Two Michigan residents, Veronica Bowers, 37, and her 7-month-old daughter, Charity, were recently killed when their Cessna was shot down over Peru after being mistakenly identified as a drug plane. Pilot Kevin Donaldson survived. Many Americans were shocked by the deaths, but this is nothing new for U.S. anti-drug policy in the Andes.
News reports of the deaths are filled with claims that the Peruvians have rigorous standards they employ before bringing down an airplane. That anyone within the U.S. government is willing to use the words “rigorous standards” and “Peruvian military” in the same breadth is amazing. In fact the United States has looked the other way while the Peruvian army, fulfilling its role in the U.S. war on drugs, has murdered countless civilians, occasionally in just such an “accident.”
How inept is the Peruvian military? In the late 1980s its chief intelligence official, Vladimiro Montesinos, worked with several Peruvian generals to create an illegal death squad to go after leaders of the Shining Path, a Maoist movement that was one of the few things in Peru even more murderous and cruel than the government.
Anyway, in 1991, about 20 people were having a good time partying at an apartment a little ways from the Presidential Palace. The death squad thought the party was actually a secret meeting of the Shining Path. They busted their way into the party, forced everyone onto the floor, and then fired over 100 shots. Fifteen people died and four others were wounded.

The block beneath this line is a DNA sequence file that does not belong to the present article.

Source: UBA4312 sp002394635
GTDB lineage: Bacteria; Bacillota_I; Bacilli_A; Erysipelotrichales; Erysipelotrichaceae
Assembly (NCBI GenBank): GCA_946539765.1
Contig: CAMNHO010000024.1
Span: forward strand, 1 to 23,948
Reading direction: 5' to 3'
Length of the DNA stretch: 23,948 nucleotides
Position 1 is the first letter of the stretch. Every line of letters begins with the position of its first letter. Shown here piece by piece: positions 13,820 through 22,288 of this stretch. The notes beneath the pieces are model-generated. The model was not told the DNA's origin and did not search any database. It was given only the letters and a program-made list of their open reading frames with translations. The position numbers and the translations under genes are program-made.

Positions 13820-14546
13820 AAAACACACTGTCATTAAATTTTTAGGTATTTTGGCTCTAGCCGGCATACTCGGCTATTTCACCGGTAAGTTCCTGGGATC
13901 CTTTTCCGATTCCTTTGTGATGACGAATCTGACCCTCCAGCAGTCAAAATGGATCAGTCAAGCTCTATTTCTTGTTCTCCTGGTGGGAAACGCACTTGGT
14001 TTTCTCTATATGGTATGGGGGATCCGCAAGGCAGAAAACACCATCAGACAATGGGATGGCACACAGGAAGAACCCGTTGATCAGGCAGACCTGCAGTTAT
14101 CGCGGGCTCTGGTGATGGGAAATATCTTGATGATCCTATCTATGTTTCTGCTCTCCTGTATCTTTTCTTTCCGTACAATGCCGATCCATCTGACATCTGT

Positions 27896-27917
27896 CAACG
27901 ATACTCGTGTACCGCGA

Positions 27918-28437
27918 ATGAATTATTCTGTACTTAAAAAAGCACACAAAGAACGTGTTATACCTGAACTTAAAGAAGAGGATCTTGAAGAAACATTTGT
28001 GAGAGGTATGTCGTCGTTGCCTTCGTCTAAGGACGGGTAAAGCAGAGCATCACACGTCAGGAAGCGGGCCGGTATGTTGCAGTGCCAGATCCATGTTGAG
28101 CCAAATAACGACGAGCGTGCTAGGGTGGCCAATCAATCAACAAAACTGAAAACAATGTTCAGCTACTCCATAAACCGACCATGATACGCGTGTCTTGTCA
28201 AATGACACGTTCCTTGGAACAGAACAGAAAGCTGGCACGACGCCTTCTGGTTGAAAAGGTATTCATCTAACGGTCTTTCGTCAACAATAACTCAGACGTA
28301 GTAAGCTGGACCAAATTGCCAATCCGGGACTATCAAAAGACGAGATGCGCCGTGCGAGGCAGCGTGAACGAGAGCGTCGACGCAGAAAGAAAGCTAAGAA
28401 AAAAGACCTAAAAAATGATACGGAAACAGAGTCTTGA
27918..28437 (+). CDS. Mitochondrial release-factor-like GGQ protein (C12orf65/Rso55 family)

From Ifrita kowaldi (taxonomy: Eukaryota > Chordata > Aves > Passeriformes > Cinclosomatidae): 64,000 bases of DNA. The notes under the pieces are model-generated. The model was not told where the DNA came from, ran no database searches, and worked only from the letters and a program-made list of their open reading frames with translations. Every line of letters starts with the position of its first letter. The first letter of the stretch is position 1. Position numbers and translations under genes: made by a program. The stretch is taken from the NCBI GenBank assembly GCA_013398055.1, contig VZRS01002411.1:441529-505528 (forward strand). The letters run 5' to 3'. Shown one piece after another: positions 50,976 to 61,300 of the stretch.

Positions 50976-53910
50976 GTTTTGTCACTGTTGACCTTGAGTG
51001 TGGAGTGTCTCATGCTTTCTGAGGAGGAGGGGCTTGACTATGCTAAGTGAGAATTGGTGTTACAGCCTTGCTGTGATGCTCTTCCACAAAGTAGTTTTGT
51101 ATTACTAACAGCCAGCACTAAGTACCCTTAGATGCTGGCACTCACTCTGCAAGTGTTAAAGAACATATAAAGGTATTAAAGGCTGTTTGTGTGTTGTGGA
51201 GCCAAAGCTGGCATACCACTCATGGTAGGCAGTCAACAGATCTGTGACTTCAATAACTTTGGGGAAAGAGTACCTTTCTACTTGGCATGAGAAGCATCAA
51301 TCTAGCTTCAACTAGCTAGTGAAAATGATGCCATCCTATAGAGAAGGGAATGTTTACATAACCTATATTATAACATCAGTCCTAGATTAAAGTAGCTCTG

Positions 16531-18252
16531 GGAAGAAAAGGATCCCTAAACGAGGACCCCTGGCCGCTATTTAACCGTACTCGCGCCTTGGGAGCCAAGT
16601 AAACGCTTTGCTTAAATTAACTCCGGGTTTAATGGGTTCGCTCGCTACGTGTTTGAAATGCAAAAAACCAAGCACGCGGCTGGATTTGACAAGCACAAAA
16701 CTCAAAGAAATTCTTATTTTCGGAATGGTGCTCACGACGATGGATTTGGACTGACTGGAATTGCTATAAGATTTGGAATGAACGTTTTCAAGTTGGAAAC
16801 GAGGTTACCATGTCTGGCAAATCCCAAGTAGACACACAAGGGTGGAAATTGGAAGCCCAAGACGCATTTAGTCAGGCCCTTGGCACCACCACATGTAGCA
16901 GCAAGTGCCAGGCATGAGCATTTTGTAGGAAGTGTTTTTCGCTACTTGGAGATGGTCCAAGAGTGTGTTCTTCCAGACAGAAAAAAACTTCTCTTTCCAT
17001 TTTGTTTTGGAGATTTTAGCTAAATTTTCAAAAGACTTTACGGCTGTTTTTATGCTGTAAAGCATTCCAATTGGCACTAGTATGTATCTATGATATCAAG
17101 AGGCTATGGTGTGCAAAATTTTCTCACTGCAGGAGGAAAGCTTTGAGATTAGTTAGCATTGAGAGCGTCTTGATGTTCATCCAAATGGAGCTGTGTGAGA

This was just one of many grotesque human rights abuses that occurred in Peru, and yet through most of the 1990s the United States considered Peru a great asset in the war on drugs. Ironically what caused the United States to finally break with Peru somewhat in the late 1990s was that it turned out their main asset in Peru, Montesinos, was playing both sides of the field. While taking money to fight drugs in Peru, he was simultaneously helping arm guerillas in Colombia.
The death of innocents at the hand of the Peruvian military has occurred all too often. Now that it is American civilians being killed, maybe the United States will at last rethink its relationship with Peru, but I wouldn’t bet on it.
U.S. Suspends Peru Flights. ABCNews.Com, April 21, 2001.